|S&P 500 (SPY)
|As of September 22, 2016.
See the free ETF head-to-head comparison tool.
Investors who prefer small and infrequent fluctuations in their positions will probably not withstand the emotional rollercoaster of allocating to India. Funds tracking this nation can be expected to deliver bigger swings than traditional U.S. equity benchmarks – this means potential for much greater gains, as well as much greater losses in any given time period.
The volatility of this asset class may be enough to deter many, and thereby limit investment flows.
India may be fairly stable, but its proximity to the Middle East leaves it vulnerable to geopolitical risk whenever tensions in the historically turbulent region flare up. This means that investors often liquidate India ETFs whenever there’s trouble in the region, even if it doesn’t involve India directly.
Similarly, India’s close ties with China (its biggest trading partner by total trade) leaves the nation vulnerable to closely following in the footsteps of its larger brethren. As they say – when China sneezes, other emerging markets catch a cold. Whether it’s justified or not, fears over stability and growth in China often transpire to volatility for India ETFs.
In essence, like other emerging markets, India is often “guilty by association” when it comes to de-risking waves in the global equity market.
Different Approaches to Play India
The high volatility of India’s market shouldn’t deter conservative investors completely, since ETFs allow for varying degrees of exposure. That is to say, investors can opt for either a country-specific ETF if they want to go “all in” on India, or alternatively they can go for a broad-based EM equity ETF that features partial exposure to Indian equities, allowing them just to “get their feet wet” so to say.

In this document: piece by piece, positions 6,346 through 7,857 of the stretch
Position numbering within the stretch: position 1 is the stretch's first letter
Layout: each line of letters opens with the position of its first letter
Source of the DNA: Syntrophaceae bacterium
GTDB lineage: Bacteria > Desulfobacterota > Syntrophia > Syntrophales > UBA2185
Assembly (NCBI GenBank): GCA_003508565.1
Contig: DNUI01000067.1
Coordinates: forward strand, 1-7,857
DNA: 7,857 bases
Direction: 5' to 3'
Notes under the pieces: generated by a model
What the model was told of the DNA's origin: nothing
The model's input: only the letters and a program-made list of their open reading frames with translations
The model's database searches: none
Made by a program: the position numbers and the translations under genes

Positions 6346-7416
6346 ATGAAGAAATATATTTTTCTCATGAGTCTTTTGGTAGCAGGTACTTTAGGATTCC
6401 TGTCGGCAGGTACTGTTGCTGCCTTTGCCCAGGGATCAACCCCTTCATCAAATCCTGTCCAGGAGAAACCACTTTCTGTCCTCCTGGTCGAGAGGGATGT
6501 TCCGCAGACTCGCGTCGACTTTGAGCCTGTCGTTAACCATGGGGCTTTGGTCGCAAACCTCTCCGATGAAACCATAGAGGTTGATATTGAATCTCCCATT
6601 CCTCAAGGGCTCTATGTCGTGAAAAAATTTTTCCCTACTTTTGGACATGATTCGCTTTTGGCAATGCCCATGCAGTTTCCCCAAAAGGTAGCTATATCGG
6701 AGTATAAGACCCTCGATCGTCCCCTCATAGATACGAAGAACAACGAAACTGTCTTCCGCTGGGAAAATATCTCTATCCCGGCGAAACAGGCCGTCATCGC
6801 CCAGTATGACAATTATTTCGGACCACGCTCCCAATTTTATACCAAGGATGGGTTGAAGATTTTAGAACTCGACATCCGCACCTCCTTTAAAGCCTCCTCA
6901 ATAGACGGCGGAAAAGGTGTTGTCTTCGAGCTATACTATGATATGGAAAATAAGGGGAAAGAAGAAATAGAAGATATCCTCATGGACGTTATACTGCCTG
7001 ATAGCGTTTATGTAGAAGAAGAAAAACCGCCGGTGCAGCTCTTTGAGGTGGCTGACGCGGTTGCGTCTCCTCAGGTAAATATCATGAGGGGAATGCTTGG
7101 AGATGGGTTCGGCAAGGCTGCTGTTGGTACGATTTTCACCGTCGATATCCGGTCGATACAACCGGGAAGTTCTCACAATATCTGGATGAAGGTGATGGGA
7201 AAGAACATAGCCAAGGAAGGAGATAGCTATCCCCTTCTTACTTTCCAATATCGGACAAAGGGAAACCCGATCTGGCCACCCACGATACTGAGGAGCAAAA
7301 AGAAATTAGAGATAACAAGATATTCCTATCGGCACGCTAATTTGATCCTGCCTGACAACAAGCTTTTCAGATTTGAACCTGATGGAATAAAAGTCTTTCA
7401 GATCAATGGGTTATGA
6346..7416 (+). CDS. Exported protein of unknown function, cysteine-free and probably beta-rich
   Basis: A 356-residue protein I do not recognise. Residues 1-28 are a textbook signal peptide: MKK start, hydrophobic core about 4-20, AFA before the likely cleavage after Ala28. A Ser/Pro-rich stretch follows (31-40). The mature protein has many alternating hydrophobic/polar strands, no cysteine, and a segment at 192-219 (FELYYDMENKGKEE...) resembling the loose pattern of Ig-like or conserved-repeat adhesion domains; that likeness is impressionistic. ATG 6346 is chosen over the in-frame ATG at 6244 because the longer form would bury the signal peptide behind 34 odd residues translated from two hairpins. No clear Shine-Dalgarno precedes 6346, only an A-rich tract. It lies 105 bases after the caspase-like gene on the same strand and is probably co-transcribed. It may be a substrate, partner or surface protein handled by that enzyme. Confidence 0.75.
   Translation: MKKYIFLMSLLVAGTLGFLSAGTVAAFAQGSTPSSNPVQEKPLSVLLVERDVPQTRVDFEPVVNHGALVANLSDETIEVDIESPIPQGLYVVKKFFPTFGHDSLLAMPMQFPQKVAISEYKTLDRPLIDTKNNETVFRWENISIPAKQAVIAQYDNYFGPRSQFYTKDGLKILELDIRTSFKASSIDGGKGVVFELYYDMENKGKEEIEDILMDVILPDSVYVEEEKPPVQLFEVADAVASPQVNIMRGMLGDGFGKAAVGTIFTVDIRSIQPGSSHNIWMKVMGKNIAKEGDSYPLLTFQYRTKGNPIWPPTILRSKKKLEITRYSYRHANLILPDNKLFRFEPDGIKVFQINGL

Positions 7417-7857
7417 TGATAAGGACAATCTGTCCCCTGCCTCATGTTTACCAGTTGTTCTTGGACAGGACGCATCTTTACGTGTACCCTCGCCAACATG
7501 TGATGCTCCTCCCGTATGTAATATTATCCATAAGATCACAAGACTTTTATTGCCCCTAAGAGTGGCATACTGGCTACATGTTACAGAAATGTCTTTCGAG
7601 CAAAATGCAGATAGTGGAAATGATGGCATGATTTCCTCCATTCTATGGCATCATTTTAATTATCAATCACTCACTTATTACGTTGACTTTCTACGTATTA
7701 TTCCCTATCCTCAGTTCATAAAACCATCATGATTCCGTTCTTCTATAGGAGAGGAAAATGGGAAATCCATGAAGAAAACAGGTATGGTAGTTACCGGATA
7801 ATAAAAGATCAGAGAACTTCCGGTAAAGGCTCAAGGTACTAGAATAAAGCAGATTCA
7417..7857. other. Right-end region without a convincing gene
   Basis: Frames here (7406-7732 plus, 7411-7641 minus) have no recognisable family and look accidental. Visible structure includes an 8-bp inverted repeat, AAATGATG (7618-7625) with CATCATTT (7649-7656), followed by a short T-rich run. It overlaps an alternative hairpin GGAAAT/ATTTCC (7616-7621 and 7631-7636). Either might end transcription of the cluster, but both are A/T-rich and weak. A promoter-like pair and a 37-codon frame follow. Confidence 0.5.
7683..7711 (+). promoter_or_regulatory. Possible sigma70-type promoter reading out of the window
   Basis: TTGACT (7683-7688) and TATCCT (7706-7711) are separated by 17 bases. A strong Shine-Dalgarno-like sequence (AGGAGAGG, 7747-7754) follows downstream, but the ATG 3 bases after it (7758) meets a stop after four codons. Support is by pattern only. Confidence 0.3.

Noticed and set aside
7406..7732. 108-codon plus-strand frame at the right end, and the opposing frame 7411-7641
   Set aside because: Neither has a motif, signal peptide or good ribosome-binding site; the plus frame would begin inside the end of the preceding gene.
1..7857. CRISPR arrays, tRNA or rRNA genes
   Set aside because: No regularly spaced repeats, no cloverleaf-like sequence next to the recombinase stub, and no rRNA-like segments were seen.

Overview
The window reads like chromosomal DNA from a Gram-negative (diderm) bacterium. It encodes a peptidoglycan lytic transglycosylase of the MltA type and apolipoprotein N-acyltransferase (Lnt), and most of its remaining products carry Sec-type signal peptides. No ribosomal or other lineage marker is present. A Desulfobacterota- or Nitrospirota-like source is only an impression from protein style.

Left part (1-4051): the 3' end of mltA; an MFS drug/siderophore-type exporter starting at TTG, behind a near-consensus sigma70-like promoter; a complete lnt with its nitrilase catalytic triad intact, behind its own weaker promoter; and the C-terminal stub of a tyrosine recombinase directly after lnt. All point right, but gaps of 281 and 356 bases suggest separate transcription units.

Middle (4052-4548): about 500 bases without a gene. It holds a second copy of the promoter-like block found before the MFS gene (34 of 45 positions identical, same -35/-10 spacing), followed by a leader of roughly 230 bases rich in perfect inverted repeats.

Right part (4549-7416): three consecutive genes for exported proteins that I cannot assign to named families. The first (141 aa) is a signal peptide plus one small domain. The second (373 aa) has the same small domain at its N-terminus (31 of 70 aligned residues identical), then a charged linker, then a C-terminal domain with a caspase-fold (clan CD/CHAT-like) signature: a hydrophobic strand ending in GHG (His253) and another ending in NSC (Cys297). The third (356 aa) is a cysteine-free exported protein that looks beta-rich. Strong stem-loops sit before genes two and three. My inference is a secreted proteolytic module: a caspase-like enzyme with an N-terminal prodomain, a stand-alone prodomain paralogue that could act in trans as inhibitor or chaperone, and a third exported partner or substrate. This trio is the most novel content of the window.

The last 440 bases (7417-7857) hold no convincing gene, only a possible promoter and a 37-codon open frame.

Consider the following pros and cons for targeted instead of partial exposure to India:
- Pro: More upside if India does well; avoid being dragged down by other underperforming emerging markets.
- Con: Completely exposed to India’s downside due to lack of diversification; no potential to participate in other emerging markets.
Ultimately, your own investment objectives should inform your product selection decision. For simplicity’s sake, more risk-averse investors are probably better off going with a diversified emerging markets ETF in lieu of an India-specific one. The opposite is true for those capable of taking on more risk.
ETFs to Play
Below is a list of the three biggest India ETFs; see the full India ETF list.
|MSCI India ETF
|India Earnings Fund
|India 50 ETF
The following broad EM ETFs maintain significant weights to India:
|Allocation to India
|BICK Index Fund
|MSCI BRIC ETF
|S&P Emerging Asia Pacific ETF
|State Street SPDR
Be sure to also use the Free ETF Country Exposure tool to drill further into the allocations made to India by various funds.
The Bottom Line
Investing in India holds great fundamental appeal given its strong demographic tailwinds, track record of robust growth and technological tailwinds. This is an opportunity best suited for long-term investors however, due to the volatile nature of India’s stock market in the short- and medium-term. Investors should consider utilizing a broad-based ETF to gain exposure to this booming economy, if they don’t feel comfortable undertaking the dramatic ups and downs associated with a country-specific investment.
Be sure to take a good look under the hood before pulling the buy trigger on any one ETF.